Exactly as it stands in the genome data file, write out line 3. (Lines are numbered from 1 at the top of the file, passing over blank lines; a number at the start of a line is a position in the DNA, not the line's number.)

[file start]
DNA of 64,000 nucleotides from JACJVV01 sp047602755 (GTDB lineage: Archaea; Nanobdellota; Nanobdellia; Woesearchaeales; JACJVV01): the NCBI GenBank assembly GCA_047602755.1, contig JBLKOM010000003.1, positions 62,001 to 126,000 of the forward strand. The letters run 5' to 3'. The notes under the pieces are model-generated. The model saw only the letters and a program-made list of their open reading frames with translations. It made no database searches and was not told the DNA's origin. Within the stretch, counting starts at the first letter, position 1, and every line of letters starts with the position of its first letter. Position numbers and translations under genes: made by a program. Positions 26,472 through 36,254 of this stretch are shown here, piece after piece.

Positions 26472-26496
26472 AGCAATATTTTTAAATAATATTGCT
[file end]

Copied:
26472 AGCAATATTTTTAAATAATATTGCT